Captain Kalia's issue was never raised officially with Pakistan: Rehman Malik
Pakistan's Interior Minister Rehman Malik today expressed full sympathies with Kargil martyr Captain Saurabh Kalia's family, and added that Islamabad would definitely reply to the report concerning this case for the issue has now been taken up bilaterally from the Indian side.
"I deny it. This matter was never raised officially, it was never a part of the bilateral talks. I would not have been told yesterday that we want to raise this issue had it been taken up earlier," he told Asian News International (ANI) when asked that India had taken up Captain Kalia's case with Pakistan earlier.
"I condole his death. I feel sorry for his father from the bottom of my heart. I will investigate about it when I go back. I will acquire information on it. We will definitely reply to the report since the issue has now come bilaterally," he added.
Malik, who had come under sharp criticism from the India media over his remark that Captain Kalia may have died because of the harsh weather, further reiterated that he did not know about the case in detail for it was not raised bilaterally earlier.
"When I entered here, one female journalist fired this question on me that you should apologise on behalf of the Pakistani Army on the issue of Captain Kalia. I was not aware of the matter. It is a 15-year-old incident. I knew a little about it. I had read about it. I said whatever I knew. I said that I do not know about it in detail and that this issue was not raised bilaterally," said Malik.
"When I sad that I do not know much, I would tell about it after going back. The lady questioned me again. I then said that I cannot tell whether he died because of the Pakistani bullet or because of the harsh weather. I am saying this even now. I am not insulting anybody because I do not know. Later, I called Pakistan to know about the incident. It was for the first time yesterday that the Indian Government told me that we raise this issue before you," he added.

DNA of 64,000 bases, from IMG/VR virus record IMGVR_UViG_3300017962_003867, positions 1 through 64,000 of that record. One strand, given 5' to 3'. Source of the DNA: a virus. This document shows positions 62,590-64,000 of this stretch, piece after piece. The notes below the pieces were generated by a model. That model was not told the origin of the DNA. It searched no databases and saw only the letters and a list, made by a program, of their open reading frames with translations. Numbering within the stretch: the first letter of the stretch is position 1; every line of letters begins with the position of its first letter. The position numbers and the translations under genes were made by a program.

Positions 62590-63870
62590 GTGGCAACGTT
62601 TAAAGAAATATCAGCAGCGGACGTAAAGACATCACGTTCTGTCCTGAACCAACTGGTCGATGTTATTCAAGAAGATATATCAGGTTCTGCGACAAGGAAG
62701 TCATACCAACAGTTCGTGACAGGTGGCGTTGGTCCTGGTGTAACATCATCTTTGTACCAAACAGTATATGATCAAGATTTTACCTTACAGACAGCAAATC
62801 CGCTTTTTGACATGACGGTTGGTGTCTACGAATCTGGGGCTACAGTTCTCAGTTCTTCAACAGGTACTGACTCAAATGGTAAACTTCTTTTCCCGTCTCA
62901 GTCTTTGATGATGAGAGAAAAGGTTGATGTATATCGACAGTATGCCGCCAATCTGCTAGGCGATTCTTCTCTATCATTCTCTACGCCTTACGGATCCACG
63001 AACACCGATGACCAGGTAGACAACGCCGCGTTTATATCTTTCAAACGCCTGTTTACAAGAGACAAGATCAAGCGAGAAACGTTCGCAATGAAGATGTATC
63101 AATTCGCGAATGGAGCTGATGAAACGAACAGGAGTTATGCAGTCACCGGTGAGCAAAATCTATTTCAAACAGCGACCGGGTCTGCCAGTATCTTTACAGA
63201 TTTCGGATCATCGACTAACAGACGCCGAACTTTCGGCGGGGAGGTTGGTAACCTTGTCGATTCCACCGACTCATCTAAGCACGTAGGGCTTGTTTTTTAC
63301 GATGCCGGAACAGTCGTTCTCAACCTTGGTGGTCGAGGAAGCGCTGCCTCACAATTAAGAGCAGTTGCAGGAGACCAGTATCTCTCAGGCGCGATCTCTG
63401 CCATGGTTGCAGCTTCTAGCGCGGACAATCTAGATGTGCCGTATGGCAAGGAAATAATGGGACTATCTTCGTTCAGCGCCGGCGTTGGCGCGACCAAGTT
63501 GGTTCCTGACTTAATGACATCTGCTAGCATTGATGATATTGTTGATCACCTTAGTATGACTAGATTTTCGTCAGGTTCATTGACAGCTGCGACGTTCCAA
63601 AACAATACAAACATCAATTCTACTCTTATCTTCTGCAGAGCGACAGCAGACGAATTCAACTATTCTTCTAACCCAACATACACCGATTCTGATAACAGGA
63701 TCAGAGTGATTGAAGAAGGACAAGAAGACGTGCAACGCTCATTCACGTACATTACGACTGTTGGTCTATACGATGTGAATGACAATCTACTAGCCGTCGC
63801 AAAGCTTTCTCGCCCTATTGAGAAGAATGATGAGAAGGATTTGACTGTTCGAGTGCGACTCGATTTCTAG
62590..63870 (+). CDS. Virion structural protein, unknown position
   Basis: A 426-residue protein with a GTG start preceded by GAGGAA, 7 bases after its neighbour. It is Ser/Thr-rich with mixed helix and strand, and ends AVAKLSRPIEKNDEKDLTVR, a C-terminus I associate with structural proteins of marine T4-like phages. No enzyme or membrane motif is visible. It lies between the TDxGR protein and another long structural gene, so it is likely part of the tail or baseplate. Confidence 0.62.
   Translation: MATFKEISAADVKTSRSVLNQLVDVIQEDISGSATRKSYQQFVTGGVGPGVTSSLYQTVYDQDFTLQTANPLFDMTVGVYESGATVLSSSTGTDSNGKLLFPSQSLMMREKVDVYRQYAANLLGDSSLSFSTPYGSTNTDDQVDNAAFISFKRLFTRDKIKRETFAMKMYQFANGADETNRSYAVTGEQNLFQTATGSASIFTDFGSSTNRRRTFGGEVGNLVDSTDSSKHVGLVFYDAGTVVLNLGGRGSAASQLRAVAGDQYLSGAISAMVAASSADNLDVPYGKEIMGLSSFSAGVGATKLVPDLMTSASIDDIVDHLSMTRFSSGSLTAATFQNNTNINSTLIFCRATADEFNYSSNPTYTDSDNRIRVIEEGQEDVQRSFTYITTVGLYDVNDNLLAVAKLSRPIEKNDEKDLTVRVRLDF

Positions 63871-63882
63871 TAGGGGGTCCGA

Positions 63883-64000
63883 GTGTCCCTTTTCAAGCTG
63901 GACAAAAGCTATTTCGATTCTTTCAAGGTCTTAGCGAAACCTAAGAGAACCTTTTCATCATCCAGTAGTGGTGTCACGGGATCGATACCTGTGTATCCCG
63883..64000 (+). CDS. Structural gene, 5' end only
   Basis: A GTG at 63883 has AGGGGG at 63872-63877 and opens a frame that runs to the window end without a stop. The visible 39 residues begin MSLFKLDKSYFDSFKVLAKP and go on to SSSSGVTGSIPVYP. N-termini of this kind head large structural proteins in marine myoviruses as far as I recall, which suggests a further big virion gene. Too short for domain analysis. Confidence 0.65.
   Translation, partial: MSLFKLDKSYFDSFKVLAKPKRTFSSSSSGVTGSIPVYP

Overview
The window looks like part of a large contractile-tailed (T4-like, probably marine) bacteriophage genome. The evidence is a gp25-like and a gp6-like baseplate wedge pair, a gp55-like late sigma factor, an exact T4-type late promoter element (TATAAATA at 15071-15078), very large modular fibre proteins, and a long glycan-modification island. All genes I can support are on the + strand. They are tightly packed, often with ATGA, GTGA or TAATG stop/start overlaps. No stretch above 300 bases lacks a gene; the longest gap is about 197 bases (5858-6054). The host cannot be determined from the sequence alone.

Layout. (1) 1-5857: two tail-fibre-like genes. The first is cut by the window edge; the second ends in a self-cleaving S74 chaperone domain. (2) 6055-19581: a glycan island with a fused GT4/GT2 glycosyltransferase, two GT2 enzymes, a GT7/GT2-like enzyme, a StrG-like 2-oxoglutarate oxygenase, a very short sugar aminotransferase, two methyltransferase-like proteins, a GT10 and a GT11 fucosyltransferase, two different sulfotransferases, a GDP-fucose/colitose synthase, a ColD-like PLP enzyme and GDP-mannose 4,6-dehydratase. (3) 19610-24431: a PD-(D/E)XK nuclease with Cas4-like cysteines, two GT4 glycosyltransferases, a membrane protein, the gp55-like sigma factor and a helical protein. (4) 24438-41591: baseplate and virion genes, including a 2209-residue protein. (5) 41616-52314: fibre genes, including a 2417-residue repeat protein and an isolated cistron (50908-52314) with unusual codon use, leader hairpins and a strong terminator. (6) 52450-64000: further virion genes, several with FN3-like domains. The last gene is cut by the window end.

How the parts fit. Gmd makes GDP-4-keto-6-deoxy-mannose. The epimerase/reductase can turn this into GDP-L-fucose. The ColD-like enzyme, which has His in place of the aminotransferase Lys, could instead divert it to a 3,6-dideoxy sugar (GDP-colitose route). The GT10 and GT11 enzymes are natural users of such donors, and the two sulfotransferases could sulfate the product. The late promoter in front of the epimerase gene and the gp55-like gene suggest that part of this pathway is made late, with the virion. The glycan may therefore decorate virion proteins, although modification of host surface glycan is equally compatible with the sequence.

Malik had earlier on Friday said that he came to know about Captain Kalia's case very recently, and added that it is not known whether he was killed with the Pakistani bullet or he died because of the harsh weather.
The Supreme Court yesterday issued notice to the Centre and sought response within ten weeks on a petition filed by Captain Kalia's father Dr N.K. Kalia.
Sympathizing with the agony of Captain Kalia's father, the apex court said that it would examine whether it can direct the government to raise this issue at the international forum before passing such an order.
It, however, said that the Centre is free to raise the issue on its own before any international forum. The bench then issued notice to Ministry of Defence, Home Affairs and External Affairs and sought their response within 10 weeks.
Captain Kalia's father has filed a petition before the UN Human Rights Commission demanding justice for his son, who was allegedly captured and brutally killed by the Pakistani Army during the war in 1999.
Dr. Kalia, a retired scientist, has in his petition to the apex court earlier contended that the Ministry of External Affairs (MEA) and the Ministry of Home Affairs (MHA) should ask International Court of Justice (ICJ) to expose the 'torture' that resulted in the death of Captain Kalia and his fellow soldiers.
He has also asked the Indian Government to get Pakistan to apologise for the incident that went against all norms of the Geneva Convention related to incidents of war and capture of military personnel.
Dr Kalia, who has been shuttling from Ministry of Defence (MOD) to Army headquarters and the Ministry of External Affairs, and to the Prime Minister's Office (PMO) for the past 13 years, wants the Indian Government to exert pressure on Pakistan to identify and punish those Pakistani soldiers who indulged in the barbaric torture of his son Captain Kalia.
Immediately after getting commissioned into the 4-Jat Regiment of the Indian Army, Captain Saurabh Kalia was posted in the Kargil area.
In May 1999, Captain Kalia had gone out on patrol duty in Kaksar area of Kargil along with five other soldiers - Sepoys Arjunram Baswana, Mula Ram Bidiasar, Naresh Singh Sinsinwar, Bhanwar Lal Bagaria and Bhika Ram Mudh. They were caught by the Pakistan Army, which kept them in captivity for over 22 days and subjected to brutal torture as evident from their bodies handed over by the Pakistan Army on June 9, 1999.
Parts of their body were burnt with cigarettes, eyes were gouged out before puncturing, teeth and bones were broken and various limbs and private organs of these soldiers were chopped off.